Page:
Dark Star is absurd, surreal and very funny. John Carpenter once described it as "Waiting for Godot in space." (It's also, surely, one of the primary inspirations for Red Dwarf.) Made at a cost of practically nothing, the film's effects are nevertheless impressive and, along with the number of ideas crammed into its 83 minutes, ought to shame makers of science fiction films costing hundreds of times more. The story concerns the Dark Star's crew who are on a 20-year mission to destroy unstable planets and make way for future colonisation. The smart bombs they use to... effect this zoom off cheerfully to do their duty. But unlike Star Trek, in which order prevails, the nerves of this crew are becoming increasingly frayed to the point of psychosis. Their captain has been killed by a radiation leak that also destroyed their toilet paper. "Don't give me any of that 'Intelligent Life' stuff," says Commander Doolittle when presented with the possibility of alien life. "Find me something I can blow up." When an asteroid storm causes a malfunction, Bomb Number 20 (the most cheerful character in the film) has to be repeatedly talked out of exploding prematurely, each time becoming more and more peevish, until they have to teach him phenomenology to make him doubt his existence. And the film's apocalyptic ending, lifted almost wholly from Ray Bradbury's story "Kaleidoscope", has the remaining crew drifting away from each other in space, each to a suitably absurd end. --Jim Gay [show more]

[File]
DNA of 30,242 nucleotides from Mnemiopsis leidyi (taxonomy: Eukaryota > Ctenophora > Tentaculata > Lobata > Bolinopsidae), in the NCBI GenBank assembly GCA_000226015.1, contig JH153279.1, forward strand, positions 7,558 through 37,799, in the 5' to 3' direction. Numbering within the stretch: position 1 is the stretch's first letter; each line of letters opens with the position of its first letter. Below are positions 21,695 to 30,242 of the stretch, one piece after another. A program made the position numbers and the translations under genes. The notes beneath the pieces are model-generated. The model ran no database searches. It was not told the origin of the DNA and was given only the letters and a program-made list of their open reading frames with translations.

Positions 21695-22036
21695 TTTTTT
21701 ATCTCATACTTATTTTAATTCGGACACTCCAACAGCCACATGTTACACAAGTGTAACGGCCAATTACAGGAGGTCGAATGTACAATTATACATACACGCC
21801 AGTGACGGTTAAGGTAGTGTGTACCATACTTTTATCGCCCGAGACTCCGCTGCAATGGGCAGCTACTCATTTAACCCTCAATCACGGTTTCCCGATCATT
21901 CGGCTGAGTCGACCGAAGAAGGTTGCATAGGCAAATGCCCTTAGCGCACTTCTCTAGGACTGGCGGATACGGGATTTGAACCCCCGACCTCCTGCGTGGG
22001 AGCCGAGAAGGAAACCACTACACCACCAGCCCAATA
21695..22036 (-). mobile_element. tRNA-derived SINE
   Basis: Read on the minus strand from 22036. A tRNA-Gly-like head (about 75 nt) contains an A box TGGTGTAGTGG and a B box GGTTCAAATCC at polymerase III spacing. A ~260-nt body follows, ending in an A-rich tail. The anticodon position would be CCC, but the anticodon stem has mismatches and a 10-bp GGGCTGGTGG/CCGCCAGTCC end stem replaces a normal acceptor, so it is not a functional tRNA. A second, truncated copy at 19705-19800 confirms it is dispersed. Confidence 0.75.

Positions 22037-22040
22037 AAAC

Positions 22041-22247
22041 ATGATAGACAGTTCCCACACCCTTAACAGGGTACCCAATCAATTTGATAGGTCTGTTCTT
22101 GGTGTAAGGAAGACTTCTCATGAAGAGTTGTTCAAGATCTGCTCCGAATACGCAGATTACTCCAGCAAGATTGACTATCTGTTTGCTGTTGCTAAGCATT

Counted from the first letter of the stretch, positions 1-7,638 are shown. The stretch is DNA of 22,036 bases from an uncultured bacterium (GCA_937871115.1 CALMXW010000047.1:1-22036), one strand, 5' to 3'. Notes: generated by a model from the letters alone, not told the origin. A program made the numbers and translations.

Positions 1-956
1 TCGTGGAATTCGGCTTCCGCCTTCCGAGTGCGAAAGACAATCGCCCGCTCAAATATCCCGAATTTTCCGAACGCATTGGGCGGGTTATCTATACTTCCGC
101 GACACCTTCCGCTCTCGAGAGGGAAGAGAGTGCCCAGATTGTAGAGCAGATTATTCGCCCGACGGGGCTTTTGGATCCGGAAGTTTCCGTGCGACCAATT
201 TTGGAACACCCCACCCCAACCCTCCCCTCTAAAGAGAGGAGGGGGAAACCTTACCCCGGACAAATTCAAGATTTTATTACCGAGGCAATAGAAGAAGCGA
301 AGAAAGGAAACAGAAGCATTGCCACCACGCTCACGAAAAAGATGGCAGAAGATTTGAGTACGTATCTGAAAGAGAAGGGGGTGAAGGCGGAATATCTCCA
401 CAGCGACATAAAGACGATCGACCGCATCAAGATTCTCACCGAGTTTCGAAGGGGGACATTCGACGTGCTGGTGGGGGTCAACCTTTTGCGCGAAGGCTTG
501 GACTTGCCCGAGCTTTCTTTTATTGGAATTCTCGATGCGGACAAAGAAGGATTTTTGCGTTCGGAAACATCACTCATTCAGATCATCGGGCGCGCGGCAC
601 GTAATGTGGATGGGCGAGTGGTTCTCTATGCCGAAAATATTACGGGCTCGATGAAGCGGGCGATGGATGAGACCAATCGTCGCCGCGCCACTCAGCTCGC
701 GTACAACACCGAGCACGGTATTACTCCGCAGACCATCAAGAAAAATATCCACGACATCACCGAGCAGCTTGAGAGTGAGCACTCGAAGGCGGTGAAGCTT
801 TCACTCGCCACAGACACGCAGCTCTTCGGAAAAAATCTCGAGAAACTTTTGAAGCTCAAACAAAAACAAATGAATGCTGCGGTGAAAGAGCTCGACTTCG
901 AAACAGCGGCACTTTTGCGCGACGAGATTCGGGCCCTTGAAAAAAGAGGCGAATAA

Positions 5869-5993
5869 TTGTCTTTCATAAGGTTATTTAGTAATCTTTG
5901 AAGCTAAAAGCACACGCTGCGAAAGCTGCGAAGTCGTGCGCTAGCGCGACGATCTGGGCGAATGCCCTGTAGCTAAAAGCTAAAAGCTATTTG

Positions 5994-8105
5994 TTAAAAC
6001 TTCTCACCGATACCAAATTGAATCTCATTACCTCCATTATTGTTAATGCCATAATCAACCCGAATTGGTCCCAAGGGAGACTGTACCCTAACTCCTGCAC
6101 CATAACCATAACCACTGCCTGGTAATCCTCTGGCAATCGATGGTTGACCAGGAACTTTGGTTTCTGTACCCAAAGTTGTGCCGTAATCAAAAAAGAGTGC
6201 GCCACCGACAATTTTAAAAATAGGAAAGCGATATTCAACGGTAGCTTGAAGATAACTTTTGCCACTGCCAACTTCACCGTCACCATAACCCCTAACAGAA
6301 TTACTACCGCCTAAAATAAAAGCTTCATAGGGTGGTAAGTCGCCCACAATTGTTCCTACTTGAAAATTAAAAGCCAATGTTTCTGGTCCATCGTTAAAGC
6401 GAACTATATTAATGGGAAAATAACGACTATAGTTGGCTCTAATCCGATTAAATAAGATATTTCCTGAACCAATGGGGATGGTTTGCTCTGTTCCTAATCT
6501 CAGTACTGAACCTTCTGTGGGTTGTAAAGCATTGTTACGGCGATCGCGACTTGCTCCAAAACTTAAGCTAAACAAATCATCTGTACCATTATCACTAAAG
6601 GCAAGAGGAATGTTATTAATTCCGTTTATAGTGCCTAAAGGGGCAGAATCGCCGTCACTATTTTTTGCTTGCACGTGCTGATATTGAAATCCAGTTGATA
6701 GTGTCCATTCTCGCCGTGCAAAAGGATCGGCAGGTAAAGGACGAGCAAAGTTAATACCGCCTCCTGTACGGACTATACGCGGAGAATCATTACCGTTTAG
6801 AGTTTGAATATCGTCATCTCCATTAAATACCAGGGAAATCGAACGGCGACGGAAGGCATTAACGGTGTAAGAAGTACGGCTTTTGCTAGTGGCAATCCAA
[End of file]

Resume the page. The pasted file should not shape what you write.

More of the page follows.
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John Carpenter's parody of Stanley Kubrick's '2001: A Space Odyssey' follows four space-weary astronauts (and their alien mascot) on an extended mission to blow up unstable planets. Meanwhile, an electronic forcefield has altered the programming of their bomb.
The first film from John Carpenter is a hilarious romp in a not-so-glamourous spaceship into the outer reaches of space. A team of astronauts manning the beat-up spaceship Dark Star are on a mission across the universe to seek out and destroy unstable planets. The journey is wrought with mishaps and danger seems to come from the most unexpected places. There are misbehaving pet aliens, suicidal bombs that see no reason to live and want to blow themselves up, frozen crewmates dispensing advice from beyond the grave and a surly, unhelpful main computer that holds the men it serves in total contempt. Despite all these problems, the crew is still bored to the brink of madness. Co-written by Dan O'Bannon, who would go on to write the script for ALIEN, the film is brimming with jabs at the science fiction genre. John Carpenter cut his directing teeth on this film, which he also co-wrote. Made while Carpenter was a college student and produced for very little money, DARK STAR is considered to be the most successful student film ever made.